When you were little, did you ever stand by your Mom or your Grandmother at the kitchen counter, fascinated that they could effortlessly create something edible out of powders, liquids, chunks of produce or meat? If you’re lucky, you did. Even if they kept busy and didn’t explain what they were doing, it was fascinating to watch a grown-up with a flair for culinary creations. I look back at these moments and find myself wishing I had asked more questions. More importantly, I wish I had written down the answers I did get. I will have to do that with my Mom next time I see her.
I am lucky that I come from a line of avid cooks and bakers, male and female on both sides of my family. I will admit that the cooking bug may have skipped a couple people here or there, and the prominently Irish population opted for very plain dishes with minimal seasoning, but it was all good food. I don’t remember a meal that I wouldn’t eat or that I disliked. I trusted their ways, even when I was picky. I remember wondering why hamburger meat was shoved into a green pepper or a plum into potato dough, but the final result was wonderful. Now I can really go for some plum dumplings; those would be from the German/Hungarian side.
To coincide with my memories of the women in my life and my old soul, I wander through antique stores whenever I have any free time. My favorite section is where you’ll find cooking tools because there are so many gadgets that don’t only look fascinating but are also so functional. I try to decorate my kitchen with cooking tools, but only the ones that I can use and that do not appear to have lead paint chipping off the wooden handles. True, they can’t be put in the dishwasher, but their style and efficiency are worth it.
The tools range from aluminum to copper, and the detail and quality can’t be matched by the goofy plastic options you’ll find at Target. They were devised for a cook, for an avid homemaker who spent a lot of time in the kitchen. The well used kind are just as promising as the mint looking ones, but they prove how well they can last. The spoons have just the right shape for scooping, holes for slotting, edges for scraping and angles to maneuver into difficult corners to mix. The mashers are sturdy, the grater’s lip lies across my bowl and my handled strainer lays on the edge of the pot so I don’t have to dirty a big awkward bowl style strainer. My ball jars hold excess rice and beans and are gorgeous on a sunny day because they are an aqua blue. And my favorite metal spatula is the only thing I can use to not break the yokes when I flip my eggs.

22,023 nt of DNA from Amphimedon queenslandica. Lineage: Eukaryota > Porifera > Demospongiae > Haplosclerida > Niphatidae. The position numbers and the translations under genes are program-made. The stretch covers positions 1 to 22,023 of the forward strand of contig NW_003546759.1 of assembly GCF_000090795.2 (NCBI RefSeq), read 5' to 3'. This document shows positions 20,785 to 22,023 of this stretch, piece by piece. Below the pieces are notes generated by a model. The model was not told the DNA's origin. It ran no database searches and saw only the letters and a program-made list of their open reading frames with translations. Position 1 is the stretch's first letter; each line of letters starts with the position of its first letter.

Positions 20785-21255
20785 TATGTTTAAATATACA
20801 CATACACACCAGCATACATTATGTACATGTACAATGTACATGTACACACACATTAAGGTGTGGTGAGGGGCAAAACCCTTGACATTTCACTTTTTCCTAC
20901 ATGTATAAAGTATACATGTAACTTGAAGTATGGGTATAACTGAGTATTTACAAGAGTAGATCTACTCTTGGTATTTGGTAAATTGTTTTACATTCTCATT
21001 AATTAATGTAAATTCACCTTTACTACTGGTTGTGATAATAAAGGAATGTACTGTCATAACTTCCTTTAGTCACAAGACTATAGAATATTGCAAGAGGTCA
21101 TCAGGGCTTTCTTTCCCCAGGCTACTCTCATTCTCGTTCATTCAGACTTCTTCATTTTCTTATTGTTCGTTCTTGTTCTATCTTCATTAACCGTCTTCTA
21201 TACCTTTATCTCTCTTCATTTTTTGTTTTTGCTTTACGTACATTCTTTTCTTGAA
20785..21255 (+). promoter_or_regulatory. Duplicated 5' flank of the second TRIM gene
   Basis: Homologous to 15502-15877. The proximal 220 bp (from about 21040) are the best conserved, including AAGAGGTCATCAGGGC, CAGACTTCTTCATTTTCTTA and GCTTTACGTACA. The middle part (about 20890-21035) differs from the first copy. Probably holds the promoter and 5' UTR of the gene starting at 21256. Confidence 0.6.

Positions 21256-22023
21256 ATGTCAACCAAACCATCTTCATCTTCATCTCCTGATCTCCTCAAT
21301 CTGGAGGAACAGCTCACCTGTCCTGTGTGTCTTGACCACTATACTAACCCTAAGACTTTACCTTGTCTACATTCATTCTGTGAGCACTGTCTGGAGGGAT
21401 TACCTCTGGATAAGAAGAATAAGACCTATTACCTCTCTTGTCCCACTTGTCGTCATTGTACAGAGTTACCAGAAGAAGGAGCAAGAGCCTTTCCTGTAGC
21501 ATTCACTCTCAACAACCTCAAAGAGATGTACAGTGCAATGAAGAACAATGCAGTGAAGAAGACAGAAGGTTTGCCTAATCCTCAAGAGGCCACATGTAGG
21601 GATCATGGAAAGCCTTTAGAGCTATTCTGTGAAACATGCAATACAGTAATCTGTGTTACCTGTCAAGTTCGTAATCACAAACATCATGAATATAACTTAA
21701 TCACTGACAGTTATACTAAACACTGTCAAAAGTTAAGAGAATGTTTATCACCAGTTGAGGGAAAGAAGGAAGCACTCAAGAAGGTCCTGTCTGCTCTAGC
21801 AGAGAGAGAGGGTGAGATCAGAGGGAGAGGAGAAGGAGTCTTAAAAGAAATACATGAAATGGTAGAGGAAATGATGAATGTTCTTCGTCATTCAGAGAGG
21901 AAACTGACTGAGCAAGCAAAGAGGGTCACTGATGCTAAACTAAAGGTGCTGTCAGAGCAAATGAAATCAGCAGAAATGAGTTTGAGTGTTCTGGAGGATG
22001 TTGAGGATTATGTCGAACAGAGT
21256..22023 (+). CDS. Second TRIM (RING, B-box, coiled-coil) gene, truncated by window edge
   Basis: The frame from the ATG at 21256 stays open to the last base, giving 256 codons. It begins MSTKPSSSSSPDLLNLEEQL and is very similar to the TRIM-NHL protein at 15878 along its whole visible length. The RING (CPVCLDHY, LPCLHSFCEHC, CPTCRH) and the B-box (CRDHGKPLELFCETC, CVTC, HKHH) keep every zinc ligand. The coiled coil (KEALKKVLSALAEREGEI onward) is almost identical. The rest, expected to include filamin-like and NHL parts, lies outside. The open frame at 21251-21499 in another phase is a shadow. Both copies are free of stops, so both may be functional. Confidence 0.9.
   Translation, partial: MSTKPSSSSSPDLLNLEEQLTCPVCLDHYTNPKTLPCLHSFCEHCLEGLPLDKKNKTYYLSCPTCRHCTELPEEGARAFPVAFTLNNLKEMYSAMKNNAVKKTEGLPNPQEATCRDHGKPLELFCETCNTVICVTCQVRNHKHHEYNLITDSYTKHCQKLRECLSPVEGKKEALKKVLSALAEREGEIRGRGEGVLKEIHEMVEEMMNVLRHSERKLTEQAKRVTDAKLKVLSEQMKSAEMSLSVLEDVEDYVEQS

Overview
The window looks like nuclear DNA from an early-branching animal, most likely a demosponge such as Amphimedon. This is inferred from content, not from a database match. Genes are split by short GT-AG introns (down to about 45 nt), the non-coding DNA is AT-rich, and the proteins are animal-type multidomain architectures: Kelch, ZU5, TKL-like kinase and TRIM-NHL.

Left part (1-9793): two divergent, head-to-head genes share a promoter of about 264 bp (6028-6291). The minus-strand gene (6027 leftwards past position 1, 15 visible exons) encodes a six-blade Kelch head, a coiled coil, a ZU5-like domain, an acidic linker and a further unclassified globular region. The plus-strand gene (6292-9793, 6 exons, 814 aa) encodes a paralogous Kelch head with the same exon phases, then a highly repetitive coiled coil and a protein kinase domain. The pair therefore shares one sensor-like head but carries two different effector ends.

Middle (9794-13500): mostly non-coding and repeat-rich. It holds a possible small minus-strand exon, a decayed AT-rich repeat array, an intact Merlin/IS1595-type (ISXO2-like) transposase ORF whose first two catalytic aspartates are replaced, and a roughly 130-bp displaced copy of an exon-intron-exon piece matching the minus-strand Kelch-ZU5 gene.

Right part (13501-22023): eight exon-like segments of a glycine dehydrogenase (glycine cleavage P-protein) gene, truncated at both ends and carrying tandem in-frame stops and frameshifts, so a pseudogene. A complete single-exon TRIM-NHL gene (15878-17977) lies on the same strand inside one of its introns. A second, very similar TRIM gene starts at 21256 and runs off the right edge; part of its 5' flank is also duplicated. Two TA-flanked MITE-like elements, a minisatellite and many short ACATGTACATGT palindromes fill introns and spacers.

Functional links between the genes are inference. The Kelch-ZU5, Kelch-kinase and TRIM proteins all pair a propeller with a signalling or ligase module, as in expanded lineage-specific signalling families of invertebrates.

These may have been massed produced at one time, but clearly they’ve lasted for generations, at least a couple lifetimes anyway. The worn handles make me daydream about how many cake batters were mixed and if the owner is gone or has just “upgraded” to new stuff. I see “Made in the USA” stamped into the metal or funny patent names on my tools and more than in just the kitchen, I’m reminded of what the US used to be. We used to make stuff. These things are so simple, but make life so easy. I like not using plastic or imported cheap materials, containing chemicals we will find are recalled in a couple years.
I wonder how many nifty things from my family had gone by the wayside and ended up in an antique store corner or in the trash. (I also wonder why I just wrote nifty.) I’m not a hoarder but I am sentimental. I have such an appreciation for what used to be, but without letting that hinder my acceptance of what is current; well, maybe just spoons. So what if I use a seventy year old spoon and listen to big band? I did get this recipe off our iPad, so we’ll call the war of generations a tie…this time.